When the Assyrians were carving out the world’s first true ‘super empire’ from the period of 10th century to 7th century BC, a wave of pastoral tribes from north of the Caspian Sea was busy settling in the eastern side of Zagros Mountains, in an expansive plateau that stretched all the way to western India. These were the semi-nomadic Indo-Iranian people who flocked to settled lands and even started out their own religious institutions with the ‘universal’ principles. One of such principles pertains to the prophet Zoroaster and his nigh monotheistic approach to religion – with the ‘head god’ attribution given to the supreme being of Ahura Mazda. Such evolving yet unrestricted religious maxims clearly contrasted with the Babylonian system where each city seemingly had an exclusive patron god with his/her own set of ‘godly’ powers.
Guided by these newer religious conventions (that seemed to favor order, truth and the law or logic) and semi-nomadic cultural background, the tribes of Iran (still relatively independent from each other) did identify themselves as a separate super-entity who were different from the Babylonians settled in the resource-rich regions of Mesopotamia. And in the south of this land of Iran emerged a confederation of around 10 or 15 tribes, who collectively named their realm as Persia. The leading tribe among this burgeoning league was the Pasargadae – and their king always came from the Achaemenid clan. In 559 BC, a new leader was chosen: Cyrus II (‘the Great’); also known as Kurosh-e Bozorg (or Cyrus the Elder) in New Persian, the founder of the Achaemenid Persian Empire.
1. Cyrus the Great and the drafting of the ‘human rights’ cylinder
The emergence of Cyrus II to power only came after he subdued the Medes, a super-tribe from Northern Iran that was initially stronger than its Persian counterpart. And after taking control of the entire realm of Iran (which will be called Persia from now), he declared himself the ‘Shah’ (or simply King) of Persia. Historically, this proved to be an incredibly momentous event in the region, which till then was a secondary realm to the likes of the fabulously rich Babylonians and the rigorously tough Assyrians. To that end, spurred by his recent successes, the ever-ambitious Cyrus consequently invested himself and his newly founded kingdom in ‘world’ conquering endeavors – with the first target being the Lydian Empire based in Asia Minor.
Ruled by the legendary King Croesus (who was supposedly the richest man in the contemporary world, and also credited with issuing the first true gold coins), the Lydians controlled all of Anatolia west of the River Halys, except Lycia. In spite of such intimidating credentials, Croesus was defeated by carefully-crafted planning and ruses that seemingly went against the established military protocols of the ancient world. This was epitomized by an incident that followed an indecisive battle near the Halys. As per customs and the existing situation, after the strenuous battle, Croesus retired to his capital Sardis – in a bid to solidly his position and continue the fight next spring. But Cyrus took a gamble of a lifetime, and followed Croesus all the way to Sardis. This audacious move was mirrored by the unusual battlefield tactic of using Arabian camels (dromedaries) – both of which took the Lydian king and his cavalry forces by surprise. Subsequently, the citadel of Sardis fell to the invading Persians.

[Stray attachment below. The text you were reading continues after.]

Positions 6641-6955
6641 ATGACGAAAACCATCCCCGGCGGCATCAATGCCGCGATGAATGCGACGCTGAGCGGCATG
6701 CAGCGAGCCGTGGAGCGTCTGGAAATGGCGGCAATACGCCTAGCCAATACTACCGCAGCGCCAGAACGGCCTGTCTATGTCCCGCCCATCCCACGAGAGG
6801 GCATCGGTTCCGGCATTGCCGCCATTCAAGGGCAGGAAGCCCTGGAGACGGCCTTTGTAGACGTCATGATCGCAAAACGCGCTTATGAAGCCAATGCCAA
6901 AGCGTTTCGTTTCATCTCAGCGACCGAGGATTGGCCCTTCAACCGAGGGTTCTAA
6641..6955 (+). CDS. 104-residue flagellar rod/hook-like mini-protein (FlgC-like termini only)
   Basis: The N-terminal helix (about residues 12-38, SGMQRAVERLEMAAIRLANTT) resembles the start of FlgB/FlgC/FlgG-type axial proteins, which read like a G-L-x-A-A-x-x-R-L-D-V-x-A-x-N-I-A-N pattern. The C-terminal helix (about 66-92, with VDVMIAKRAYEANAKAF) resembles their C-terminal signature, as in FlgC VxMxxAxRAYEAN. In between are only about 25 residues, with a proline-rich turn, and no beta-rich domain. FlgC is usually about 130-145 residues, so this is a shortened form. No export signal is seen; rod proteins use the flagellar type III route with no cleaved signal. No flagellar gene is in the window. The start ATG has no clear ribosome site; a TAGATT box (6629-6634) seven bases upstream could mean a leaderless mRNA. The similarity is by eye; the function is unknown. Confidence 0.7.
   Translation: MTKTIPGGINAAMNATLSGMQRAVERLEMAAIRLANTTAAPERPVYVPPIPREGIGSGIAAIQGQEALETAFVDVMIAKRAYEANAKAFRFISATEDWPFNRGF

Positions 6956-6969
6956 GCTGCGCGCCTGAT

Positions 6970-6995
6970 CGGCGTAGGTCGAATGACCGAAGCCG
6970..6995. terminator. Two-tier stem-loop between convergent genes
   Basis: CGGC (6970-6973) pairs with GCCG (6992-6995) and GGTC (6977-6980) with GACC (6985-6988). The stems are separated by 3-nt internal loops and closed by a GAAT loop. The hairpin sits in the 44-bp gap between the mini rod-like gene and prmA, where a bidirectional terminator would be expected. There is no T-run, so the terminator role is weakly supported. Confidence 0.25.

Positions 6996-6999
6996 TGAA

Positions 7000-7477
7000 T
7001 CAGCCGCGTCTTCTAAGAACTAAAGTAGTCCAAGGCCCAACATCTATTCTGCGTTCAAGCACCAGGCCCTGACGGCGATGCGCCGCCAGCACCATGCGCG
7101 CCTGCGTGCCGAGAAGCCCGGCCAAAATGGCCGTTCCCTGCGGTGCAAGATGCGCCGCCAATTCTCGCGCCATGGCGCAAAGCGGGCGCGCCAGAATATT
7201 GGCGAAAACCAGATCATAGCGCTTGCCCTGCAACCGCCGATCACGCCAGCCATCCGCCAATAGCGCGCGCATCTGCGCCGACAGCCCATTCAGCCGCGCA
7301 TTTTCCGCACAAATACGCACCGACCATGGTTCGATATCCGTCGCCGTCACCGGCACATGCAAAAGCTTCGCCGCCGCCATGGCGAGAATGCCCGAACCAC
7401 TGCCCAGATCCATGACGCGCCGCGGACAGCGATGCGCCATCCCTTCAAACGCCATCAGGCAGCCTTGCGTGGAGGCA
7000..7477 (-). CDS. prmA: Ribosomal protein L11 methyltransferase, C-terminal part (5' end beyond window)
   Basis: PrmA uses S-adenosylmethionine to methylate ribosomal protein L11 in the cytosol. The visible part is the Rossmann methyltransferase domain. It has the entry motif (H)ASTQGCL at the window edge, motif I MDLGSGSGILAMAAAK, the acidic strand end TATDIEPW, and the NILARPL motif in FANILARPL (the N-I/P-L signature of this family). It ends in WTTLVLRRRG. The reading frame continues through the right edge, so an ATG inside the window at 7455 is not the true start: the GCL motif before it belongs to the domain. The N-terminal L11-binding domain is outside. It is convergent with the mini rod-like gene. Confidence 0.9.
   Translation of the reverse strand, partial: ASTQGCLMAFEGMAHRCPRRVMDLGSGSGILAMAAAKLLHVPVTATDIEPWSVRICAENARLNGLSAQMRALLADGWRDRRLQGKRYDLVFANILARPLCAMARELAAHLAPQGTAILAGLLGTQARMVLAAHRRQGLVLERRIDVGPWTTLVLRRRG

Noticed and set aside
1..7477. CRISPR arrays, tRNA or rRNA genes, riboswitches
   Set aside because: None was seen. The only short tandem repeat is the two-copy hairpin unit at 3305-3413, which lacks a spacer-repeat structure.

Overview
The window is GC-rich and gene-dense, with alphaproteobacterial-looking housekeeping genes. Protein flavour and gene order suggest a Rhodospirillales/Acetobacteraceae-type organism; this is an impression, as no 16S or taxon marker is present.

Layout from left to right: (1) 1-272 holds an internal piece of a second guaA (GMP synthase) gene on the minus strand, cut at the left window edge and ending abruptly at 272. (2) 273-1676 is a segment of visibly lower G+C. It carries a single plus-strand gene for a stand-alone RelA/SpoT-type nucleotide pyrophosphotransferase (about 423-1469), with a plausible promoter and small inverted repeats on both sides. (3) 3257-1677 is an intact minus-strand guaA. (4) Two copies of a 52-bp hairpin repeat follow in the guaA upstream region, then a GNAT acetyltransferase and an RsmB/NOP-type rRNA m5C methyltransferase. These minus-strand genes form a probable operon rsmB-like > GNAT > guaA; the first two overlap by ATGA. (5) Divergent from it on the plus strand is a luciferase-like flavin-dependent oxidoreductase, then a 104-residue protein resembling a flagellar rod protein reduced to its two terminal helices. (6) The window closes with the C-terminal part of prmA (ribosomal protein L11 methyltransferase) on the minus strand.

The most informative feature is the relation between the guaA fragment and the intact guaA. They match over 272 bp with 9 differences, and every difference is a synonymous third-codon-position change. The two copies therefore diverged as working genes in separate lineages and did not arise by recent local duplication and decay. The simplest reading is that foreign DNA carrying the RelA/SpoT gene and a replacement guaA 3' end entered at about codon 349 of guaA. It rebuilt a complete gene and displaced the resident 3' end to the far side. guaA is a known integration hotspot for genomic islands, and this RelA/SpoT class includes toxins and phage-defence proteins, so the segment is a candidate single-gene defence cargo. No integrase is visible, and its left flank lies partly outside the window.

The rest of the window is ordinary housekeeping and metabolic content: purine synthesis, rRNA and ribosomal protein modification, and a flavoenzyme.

In any case, Croesus’ life was probably spared – a political and psychological ploy that became the personal trademark of Cyrus the Great. As a matter of fact, the victorious king developed a magnanimous reputation for sparing conquered rulers so that he could supposedly use their advice on how to govern their lands. This was complimented by Cyrus’ progressive attitude (or at least his ‘pretense’ of generosity) towards foreign cultures and religions, a crucial personality aspect that aided the Persians when they next faced the Babylonians. After defeating the Babylonian army in a few engagements, the Persian army made its triumphant yet bloodless entry into the jewel of the ancient world, the city of Babylon – a task made easy by the enemy tyrant Nabonidus, who fled the capital.
This incredible event was epitomized by the Cyrus cylinder, a Persian charter (made in 539 BC by Cyrus’ orders) that ‘sort of’ upheld the rights of the downtrodden – so much so that it is sometimes considered as the oldest known charter or symbol of universal human rights; though some scholars oppose this view – given how most ancients were unaware of the very concept of a ‘human right’. In any case, consisting of a baked clay tablet with inscriptions in the Akkadian language using a cuneiform script (pictured above), the contents of the charter tend to conform to three major points. These premises include – tolerance for all races, religions and languages which is to be supervised by the ruling political entity; the allowance for slaves and deported people to return to their homelands; and the restoration of destroyed temples and religious buildings as causatum of religious freedom. Simply put, the often unfairly depicted Persians (especially in Hollywood) were the ones who came with such humanitarian (if not human rights) declarations, as opposed to the Ancient Greeks.